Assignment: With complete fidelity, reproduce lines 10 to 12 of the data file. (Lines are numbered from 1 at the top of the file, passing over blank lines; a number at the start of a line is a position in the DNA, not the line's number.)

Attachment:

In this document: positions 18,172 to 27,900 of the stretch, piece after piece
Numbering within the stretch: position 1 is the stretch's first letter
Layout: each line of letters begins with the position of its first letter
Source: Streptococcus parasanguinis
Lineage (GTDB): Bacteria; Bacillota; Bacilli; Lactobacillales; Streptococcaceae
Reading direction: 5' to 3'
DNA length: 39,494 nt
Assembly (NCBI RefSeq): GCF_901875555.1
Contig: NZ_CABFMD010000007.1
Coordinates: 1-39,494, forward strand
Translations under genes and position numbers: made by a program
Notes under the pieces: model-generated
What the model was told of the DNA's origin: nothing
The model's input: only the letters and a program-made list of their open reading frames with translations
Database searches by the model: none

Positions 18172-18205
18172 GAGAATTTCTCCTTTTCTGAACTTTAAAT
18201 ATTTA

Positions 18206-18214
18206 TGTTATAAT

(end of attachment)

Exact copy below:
Coordinates: 1-39,494, forward strand
Translations under genes and position numbers: made by a program
Notes under the pieces: model-generated